“Strength without flexibility is weakness. You’re at risk for injury if you’re really strong but have no flexibility. The vice versa is also true. You need both,” she says. “That’s where yoga comes into play.”
Classes are $17, and packages start at $150 for 10 sessions.
— 5808 Edwards Ranch Road, Fort Worth, 817-727-8510, www.thesanctuaryyogaroom.com.
Heart Rate-Monitored Cardio
A stylish new fitness craze has exercise enthusiasts going orange.
Orangetheory Fitness, based out of Fort Lauderdale, Fla., offers 60-minute total-body workout classes that incorporate strength and conditioning along with heart rate-based interval training to stimulate metabolism for hours and even days after completion. Tarrant County’s first location opened in Colleyville last spring, and a Keller Town Center location will open by March.
Equipment used includes TRX suspension workout trainers, Bosu balls, free weights, treadmills and rowing machines. But what pushes participants into the “orange zone,” or the specific heart-rate zone where they can really boost metabolism, are the heart-rate monitors they wear. That’s because large TV screens display each participant’s name and his or her heart-rate level, serving as the ultimate motivator.
“Your heart rate gives it away,” says Kris Elwood, Colleyville Orangetheory studio manager, who will also manage the Keller location. “It’s so much more motivating than doing an individual session with a personal trainer or working out on your own.”
But coaches want participants to stay in the orange zone for only 12 to 20 minutes cumulatively for the entire class. If they do, “they’re going to burn 300-500 calories over the next 24 to 36 hours,” says Elwood. “And that’s on top of how much they already burned in class.”
Classes range from $7 to $18 depending on the membership option selected.
— 4709 Colleyville Blvd., Suite 500, Colleyville, 817-840-3400 and 101 Town Center Lane, Keller (scheduled for March opening); www.orangetheoryfitness.com.
Pedals Cycling Studio
Even in the dead of winter, cyclists can ride through the picturesque terrain of Colorado, Lake Tahoe and even Ethiopia at Pedals Cycling Studio, new in Keller from owner Marlissa Kraft, who fell in love with indoor cycling while living in frigid Wisconsin. But the studio’s 3-D visual system and spacious, stadium-style layout aren’t the only features that set it apart from other spin venues.
“We have power meters on our bikes that are connected to computers,” says Kraft, who lost 90 pounds by way of indoor cycling. “You can see your progress. Our system allows you to store and track that information. Instead of guessing your progress based on how you feel, you actually see numbers. Maybe you started at 90 watts of power and now you’re at 120 watts.”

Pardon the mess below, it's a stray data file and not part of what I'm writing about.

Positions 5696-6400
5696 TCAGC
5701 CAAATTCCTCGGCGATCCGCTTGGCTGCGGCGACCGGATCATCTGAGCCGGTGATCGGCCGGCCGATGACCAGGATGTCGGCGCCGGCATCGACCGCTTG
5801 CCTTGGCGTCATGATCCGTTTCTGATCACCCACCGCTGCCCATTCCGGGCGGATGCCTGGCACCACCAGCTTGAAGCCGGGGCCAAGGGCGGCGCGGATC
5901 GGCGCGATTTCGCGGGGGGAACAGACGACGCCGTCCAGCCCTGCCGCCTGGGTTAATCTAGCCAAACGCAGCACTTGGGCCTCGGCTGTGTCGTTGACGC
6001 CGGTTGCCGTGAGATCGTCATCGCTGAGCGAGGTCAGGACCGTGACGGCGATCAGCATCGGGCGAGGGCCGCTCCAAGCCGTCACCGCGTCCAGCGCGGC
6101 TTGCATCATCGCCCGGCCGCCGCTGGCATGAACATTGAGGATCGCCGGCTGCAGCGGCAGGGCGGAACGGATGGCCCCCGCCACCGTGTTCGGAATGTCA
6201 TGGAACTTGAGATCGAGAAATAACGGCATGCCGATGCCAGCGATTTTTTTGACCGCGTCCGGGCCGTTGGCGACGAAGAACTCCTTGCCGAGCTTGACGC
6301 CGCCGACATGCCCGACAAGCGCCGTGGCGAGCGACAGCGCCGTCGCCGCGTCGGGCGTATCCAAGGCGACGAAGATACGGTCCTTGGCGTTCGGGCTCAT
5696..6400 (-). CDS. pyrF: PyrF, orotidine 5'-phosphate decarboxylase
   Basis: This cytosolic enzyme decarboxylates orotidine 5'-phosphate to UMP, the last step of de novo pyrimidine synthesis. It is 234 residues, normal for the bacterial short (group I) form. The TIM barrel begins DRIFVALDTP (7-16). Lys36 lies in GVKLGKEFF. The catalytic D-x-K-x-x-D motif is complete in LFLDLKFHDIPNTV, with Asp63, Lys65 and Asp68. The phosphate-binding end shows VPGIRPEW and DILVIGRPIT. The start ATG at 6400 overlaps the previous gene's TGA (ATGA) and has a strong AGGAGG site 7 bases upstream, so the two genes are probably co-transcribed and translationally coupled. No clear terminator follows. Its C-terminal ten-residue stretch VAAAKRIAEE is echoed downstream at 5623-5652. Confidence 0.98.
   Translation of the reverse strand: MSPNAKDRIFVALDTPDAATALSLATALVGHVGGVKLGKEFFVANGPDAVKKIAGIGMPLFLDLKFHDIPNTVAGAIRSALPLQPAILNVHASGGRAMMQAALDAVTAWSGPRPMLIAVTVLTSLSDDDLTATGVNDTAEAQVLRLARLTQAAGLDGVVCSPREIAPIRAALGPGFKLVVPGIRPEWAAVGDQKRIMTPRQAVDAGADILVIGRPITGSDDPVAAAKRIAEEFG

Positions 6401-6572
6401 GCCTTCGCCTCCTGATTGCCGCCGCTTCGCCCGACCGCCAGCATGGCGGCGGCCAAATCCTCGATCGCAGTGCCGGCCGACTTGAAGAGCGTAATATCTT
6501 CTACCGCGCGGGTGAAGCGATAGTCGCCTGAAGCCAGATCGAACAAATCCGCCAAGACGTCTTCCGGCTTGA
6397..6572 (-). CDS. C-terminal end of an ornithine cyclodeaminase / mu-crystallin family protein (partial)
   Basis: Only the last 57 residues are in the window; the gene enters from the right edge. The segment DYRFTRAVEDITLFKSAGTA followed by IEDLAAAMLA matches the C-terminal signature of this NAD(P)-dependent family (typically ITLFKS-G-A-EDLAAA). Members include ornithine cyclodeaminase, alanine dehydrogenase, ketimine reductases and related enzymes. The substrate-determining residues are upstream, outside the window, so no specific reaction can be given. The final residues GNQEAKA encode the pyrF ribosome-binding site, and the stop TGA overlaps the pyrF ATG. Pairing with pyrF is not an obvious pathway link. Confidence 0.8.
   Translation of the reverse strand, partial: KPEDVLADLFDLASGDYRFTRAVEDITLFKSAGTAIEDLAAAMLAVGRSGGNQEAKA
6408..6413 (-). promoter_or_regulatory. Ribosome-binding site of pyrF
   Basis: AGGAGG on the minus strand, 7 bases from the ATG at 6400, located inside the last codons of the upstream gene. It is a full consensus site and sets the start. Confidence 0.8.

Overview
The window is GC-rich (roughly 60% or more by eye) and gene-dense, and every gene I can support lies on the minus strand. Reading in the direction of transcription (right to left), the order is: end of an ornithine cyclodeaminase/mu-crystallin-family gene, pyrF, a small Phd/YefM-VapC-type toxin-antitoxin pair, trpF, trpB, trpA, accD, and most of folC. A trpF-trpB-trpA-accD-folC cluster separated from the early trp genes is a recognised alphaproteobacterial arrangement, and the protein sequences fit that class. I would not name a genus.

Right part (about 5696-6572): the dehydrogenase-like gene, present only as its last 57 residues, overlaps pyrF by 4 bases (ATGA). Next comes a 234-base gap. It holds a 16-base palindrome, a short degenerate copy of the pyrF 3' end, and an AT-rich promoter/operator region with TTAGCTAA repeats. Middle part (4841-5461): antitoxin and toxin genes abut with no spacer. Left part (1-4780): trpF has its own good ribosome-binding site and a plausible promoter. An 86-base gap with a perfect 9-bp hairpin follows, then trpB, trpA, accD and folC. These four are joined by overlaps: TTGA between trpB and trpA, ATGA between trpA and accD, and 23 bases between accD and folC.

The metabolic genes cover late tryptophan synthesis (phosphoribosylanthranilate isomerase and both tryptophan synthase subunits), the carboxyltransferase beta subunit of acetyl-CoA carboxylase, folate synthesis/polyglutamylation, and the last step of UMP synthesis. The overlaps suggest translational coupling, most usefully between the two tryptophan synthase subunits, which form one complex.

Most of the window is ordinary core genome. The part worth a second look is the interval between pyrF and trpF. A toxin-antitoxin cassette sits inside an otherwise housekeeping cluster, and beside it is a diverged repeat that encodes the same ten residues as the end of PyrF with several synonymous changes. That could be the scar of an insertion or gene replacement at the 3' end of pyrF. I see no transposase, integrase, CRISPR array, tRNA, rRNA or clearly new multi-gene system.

Kraft’s SpinPower Blade ION bikes inspire riders to push a little harder based on wattage required to climb a hill or race to the finish. Speaking of hills, Kraft’s virtual ride program allows her to add those on a whim, if she desires.
“I can manually add a hill and you’ll see the hill coming up,” she says. “Every time you ride, it’s not the same. And if everybody looks like they’re dying, I can exit quickly.”
Class types range from intro sessions for beginners to 90-minute endurance rides, and start at $17. There are monthly and yearly packages available starting at $99, and the first ride is free.
— 201 Town Center Lane, Keller, 817-710-4179, www.pedalscyclingstudio.com.
At South Carolina-based 9Round boxing clubs, which recently opened locations in Fort Worth and Arlington — one in Keller is in the works — participants can jab, hook, kick and uppercut their way to total-body fitness in only 30 minutes.
“It’s fast-paced. You’re in and out in 30 minutes,” says Fort Worth 9Round owner David Luffey, who holds a black belt in tae kwon do. “And you can come and go on your schedule because we don’t have any class times.”
And that’s one of 9Round’s biggest selling points. Members can come jump right in to start round one without waiting for a class to begin. Participants work through nine three-minute rounds led by a trainer, spending rounds one through three focusing on cardio and strength, rounds four through seven punching and kicking a heavy bag, round eight working on a speed bag, and round nine doing abdominal exercises.
Trainers provide active recovery exercises like jumping jacks, sit-ups or push-ups for the last 30 seconds of each round while explaining what’s coming for the next round.
“There are always one or two trainers in there. They motivate you and show you what to work on,” Luffey says. “It’s detail-oriented, and the workout changes every day. You don’t get tired of the same old routine. We like to get people’s heart rates up, burn a lot of calories and work up a good sweat. At the end of it, they’ve gotten in their convenient workout for the day.”
Memberships begin at $39.99 a month for unlimited workouts. Gloves and hand wraps purchase required. New participants can try their first class free.
— 3049 Greene Ave., Fort Worth, 817-921-0502 and 5801 Interstate 20 W., Arlington, 817-483-9500; www.9round.com.